The next solar eclipse is crossing the U.S. on August 21, 2017!

How does life respond to the dramatic event of a total solar eclipse?

There is some evidence that plant and animal life react to the environmental changes that occur during a total solar eclipse. As the sky darkens and the temperature drops, birds reportedly stop singing, spiders may tear down their webs, and gray squirrels retreat to their dens, among other observed behaviors. Much of these reports, however, are anecdotal or documented with captive animals.

On August 21, 2017, a total solar eclipse will cross the continental United States, from coast to coast. The Academy invites citizen scientists like you to take advantage of this once-in-a-lifetime opportunity to record eclipse-related animal behavior.

How to participate

Before the eclipse:
1. Download the iNaturalist app and make an account.
2. Practice making observations. Check out the Getting Started Guide for helpful tips.
3. Join the Life Responds project.
4. Decide where you will be viewing the eclipse and know when the eclipse will be at maximum at your location. Use this map to help determine that time.

Day of the eclipse (Aug 21):
1. Once you arrive at your site, scout your area for animals and plants. Choose the individual organism(s) you want to observe.
2. During the eclipse, make 3 separate observations for each individual organism using the iNaturalist app, adding each of them to the "Life Responds" project:

1st observation: 30 minutes before totality (or maximum coverage) make an observation in iNaturalist. Add anything interesting you notice about their behavior in the "Notes" section.
2nd observation: During totality (or maximum coverage) make a second observation in iNaturalist. Add anything interesting you notice about their behavior in the "Notes" section.
3rd observation: 30 minutes after totality (or maximum coverage) make a third and final observation in iNaturalist. Add anything interesting you notice about their behavior in the "Notes" section.

You're welcome to make other observations of your organism(s) beyond these three - just be sure to choose the time frame in which you made these other observations in "Before, During, or After Totality" field.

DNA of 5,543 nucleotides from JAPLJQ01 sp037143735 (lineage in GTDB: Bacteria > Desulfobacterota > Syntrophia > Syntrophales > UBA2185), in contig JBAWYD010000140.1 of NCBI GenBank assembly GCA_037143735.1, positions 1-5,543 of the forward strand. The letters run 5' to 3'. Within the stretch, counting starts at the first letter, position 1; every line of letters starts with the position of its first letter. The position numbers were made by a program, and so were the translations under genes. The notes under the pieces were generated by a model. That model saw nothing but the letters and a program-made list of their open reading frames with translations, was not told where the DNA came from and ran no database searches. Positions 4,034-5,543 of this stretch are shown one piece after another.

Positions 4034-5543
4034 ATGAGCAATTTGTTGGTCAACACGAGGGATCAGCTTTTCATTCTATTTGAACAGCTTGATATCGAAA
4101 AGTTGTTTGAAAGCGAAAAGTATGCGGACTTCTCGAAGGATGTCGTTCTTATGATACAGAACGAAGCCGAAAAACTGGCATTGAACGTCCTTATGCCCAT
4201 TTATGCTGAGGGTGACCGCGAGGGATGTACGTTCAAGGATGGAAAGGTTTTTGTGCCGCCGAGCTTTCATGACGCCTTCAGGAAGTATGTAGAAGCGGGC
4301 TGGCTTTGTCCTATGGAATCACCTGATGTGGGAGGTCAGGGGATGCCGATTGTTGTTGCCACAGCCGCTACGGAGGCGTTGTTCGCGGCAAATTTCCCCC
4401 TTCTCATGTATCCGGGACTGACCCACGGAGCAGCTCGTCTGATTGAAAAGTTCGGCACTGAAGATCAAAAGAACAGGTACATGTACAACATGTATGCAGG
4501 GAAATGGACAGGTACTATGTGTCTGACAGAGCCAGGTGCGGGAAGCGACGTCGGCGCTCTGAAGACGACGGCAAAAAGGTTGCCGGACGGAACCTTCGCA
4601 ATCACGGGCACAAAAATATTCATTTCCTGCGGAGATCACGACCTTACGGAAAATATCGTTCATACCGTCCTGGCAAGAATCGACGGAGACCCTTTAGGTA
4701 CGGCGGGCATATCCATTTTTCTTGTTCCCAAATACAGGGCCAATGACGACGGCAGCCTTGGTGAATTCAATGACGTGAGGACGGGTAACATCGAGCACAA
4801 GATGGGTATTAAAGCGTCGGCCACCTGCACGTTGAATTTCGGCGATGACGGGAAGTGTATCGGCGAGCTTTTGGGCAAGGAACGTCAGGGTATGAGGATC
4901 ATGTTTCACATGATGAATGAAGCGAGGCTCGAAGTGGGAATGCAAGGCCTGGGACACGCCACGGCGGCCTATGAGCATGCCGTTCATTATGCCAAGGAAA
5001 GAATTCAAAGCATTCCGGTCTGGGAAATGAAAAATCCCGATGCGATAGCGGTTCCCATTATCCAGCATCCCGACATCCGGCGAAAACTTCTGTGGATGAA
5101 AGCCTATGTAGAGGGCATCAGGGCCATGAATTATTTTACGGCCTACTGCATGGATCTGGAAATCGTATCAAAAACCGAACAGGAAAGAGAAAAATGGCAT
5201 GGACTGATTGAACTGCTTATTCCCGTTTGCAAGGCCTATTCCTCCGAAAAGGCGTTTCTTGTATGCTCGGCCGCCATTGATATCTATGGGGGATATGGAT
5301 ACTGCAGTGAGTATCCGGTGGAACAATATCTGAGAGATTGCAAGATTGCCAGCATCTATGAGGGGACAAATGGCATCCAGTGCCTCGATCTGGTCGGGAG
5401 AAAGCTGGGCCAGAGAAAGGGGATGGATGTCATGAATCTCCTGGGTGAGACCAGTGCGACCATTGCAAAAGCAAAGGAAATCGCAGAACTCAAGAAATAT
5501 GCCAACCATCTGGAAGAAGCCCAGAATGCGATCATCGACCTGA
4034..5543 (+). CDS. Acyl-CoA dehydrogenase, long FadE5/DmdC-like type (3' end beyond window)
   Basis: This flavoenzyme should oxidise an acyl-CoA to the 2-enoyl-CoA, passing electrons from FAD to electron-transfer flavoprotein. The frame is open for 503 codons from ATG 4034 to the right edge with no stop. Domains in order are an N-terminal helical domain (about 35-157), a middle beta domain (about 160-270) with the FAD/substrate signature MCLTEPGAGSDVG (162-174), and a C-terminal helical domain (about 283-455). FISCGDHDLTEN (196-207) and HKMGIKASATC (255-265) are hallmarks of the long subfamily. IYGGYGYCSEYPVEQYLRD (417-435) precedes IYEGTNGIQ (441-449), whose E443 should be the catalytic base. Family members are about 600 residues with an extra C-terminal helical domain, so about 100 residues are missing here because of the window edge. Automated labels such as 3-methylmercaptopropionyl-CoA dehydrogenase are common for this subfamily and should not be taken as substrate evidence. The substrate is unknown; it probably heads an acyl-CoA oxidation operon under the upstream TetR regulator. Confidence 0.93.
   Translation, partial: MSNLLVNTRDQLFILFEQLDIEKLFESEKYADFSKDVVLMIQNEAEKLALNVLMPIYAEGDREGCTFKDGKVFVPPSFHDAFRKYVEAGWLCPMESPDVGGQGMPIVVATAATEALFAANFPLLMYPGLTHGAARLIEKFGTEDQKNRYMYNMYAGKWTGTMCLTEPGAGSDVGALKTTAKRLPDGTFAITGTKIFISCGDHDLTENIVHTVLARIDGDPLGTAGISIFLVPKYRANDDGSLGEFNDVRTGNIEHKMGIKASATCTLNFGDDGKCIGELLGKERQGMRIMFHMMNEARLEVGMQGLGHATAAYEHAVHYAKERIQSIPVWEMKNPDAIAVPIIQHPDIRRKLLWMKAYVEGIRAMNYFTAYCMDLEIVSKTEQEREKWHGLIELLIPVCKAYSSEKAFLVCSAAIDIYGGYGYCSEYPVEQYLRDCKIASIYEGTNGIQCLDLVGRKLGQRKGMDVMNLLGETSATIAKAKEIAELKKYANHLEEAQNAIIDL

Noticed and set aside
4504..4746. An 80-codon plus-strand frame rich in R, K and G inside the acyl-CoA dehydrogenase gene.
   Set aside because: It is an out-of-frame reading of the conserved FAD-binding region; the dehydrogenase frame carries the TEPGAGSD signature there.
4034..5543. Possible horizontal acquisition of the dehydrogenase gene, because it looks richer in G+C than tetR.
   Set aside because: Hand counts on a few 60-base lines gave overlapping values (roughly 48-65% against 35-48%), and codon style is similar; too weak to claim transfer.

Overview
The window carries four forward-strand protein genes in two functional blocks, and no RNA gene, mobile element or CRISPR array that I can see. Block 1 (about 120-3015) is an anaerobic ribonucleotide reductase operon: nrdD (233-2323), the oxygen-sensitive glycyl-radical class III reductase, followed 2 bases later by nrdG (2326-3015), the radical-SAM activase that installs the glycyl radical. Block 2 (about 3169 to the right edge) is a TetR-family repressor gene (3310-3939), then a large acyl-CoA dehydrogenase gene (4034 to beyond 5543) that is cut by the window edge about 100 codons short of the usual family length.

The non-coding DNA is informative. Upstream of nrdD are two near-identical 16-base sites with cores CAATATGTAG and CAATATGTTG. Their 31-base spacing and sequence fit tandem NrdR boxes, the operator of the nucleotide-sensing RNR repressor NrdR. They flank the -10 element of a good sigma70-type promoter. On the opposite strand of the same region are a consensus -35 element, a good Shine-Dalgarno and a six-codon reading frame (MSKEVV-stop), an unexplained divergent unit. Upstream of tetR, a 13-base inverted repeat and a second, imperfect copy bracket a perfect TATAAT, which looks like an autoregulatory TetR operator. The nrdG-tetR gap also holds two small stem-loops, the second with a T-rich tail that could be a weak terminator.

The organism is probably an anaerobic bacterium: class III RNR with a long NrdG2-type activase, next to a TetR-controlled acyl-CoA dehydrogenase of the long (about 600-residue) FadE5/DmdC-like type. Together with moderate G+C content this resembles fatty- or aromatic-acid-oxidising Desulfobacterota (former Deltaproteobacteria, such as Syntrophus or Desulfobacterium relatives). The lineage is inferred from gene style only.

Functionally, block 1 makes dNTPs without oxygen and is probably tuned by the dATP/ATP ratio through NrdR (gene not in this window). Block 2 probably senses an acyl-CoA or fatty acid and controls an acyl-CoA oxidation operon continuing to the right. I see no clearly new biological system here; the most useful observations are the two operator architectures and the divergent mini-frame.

Will you be within the area of totality and already have your phone (or camera) out snapping pictures? Check out the Eclipse Megamovie 2017 project from Google and UC Berkeley that will compile photographs taken of the eclipse from across the country to see how you can contribute.

Are you involved in behavioral ecology? Interested in how certain life forms react to eclipses? Could widespread records of behavior changes inform your research? We are looking for both scientific and engagement partners.

For questions or more information, please contact:

Banner & icon photo: Luc Viatour (CC-BY-SA)

Tips for and information about making observations for Life Responds

Hi everyone!
The solar eclipse is just around the corner! We hope you're excited as we are to not only see this amazing event, but to also check out how the life around us responds to the eclipse!

We wanted to pass on a couple tips about making observations for the Life Responds project:
1. Before the eclipse starts, make sure you've downloaded the iNaturalist app to your phone, made an account, have joined the Life Responds project, and your location services are on and you have allowed iNaturalist and your camera to access your location. You can use the app with no wi-fi or data connectivity, but only if you've done those things first. The app will remember where you were and the time you made each observation, and you can then upload them later once you have connectivity again.

2. Be sure to scout out potential organisms to observe before the eclipse starts. We want everyone to get to enjoy the eclipse and not feel like you're scrambling to find ...more ↓

Posted on August 15, 2017 04:36 PM by kestrel kestrel | 0 comments | Leave a comment
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